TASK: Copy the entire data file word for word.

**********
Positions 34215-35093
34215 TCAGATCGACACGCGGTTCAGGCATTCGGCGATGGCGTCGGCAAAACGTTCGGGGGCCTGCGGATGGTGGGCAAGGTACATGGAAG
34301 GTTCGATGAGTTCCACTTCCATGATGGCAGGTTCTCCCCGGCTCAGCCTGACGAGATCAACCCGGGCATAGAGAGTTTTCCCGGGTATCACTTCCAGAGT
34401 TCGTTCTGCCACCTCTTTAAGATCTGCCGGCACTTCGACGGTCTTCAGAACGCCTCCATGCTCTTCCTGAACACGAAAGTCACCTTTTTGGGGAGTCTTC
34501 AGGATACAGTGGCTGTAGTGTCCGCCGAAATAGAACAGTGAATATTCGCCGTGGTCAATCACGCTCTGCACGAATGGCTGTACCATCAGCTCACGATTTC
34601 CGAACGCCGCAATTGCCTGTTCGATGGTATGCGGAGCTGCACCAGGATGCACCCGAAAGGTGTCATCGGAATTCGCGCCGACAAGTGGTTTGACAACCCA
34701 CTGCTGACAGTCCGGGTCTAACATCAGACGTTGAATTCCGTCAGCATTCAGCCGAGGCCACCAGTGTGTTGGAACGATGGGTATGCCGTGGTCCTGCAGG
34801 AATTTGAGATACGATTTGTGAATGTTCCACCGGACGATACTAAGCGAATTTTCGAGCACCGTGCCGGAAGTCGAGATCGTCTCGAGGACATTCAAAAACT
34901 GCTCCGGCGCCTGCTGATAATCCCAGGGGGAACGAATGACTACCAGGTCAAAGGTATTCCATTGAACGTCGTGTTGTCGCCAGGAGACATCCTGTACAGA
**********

Positions 34215-35093
34215 TCAGATCGACACGCGGTTCAGGCATTCGGCGATGGCGTCGGCAAAACGTTCGGGGGCCTGCGGATGGTGGGCAAGGTACATGGAAG
34301 GTTCGATGAGTTCCACTTCCATGATGGCAGGTTCTCCCCGGCTCAGCCTGACGAGATCAACCCGGGCATAGAGAGTTTTCCCGGGTATCACTTCCAGAGT
34401 TCGTTCTGCCACCTCTTTAAGATCTGCCGGCACTTCGACGGTCTTCAGAACGCCTCCATGCTCTTCCTGAACACGAAAGTCACCTTTTTGGGGAGTCTTC
34501 AGGATACAGTGGCTGTAGTGTCCGCCGAAATAGAACAGTGAATATTCGCCGTGGTCAATCACGCTCTGCACGAATGGCTGTACCATCAGCTCACGATTTC
34601 CGAACGCCGCAATTGCCTGTTCGATGGTATGCGGAGCTGCACCAGGATGCACCCGAAAGGTGTCATCGGAATTCGCGCCGACAAGTGGTTTGACAACCCA
34701 CTGCTGACAGTCCGGGTCTAACATCAGACGTTGAATTCCGTCAGCATTCAGCCGAGGCCACCAGTGTGTTGGAACGATGGGTATGCCGTGGTCCTGCAGG
34801 AATTTGAGATACGATTTGTGAATGTTCCACCGGACGATACTAAGCGAATTTTCGAGCACCGTGCCGGAAGTCGAGATCGTCTCGAGGACATTCAAAAACT
34901 GCTCCGGCGCCTGCTGATAATCCCAGGGGGAACGAATGACTACCAGGTCAAAGGTATTCCATTGAACGTCGTGTTGTCGCCAGGAGACATCCTGTACAGA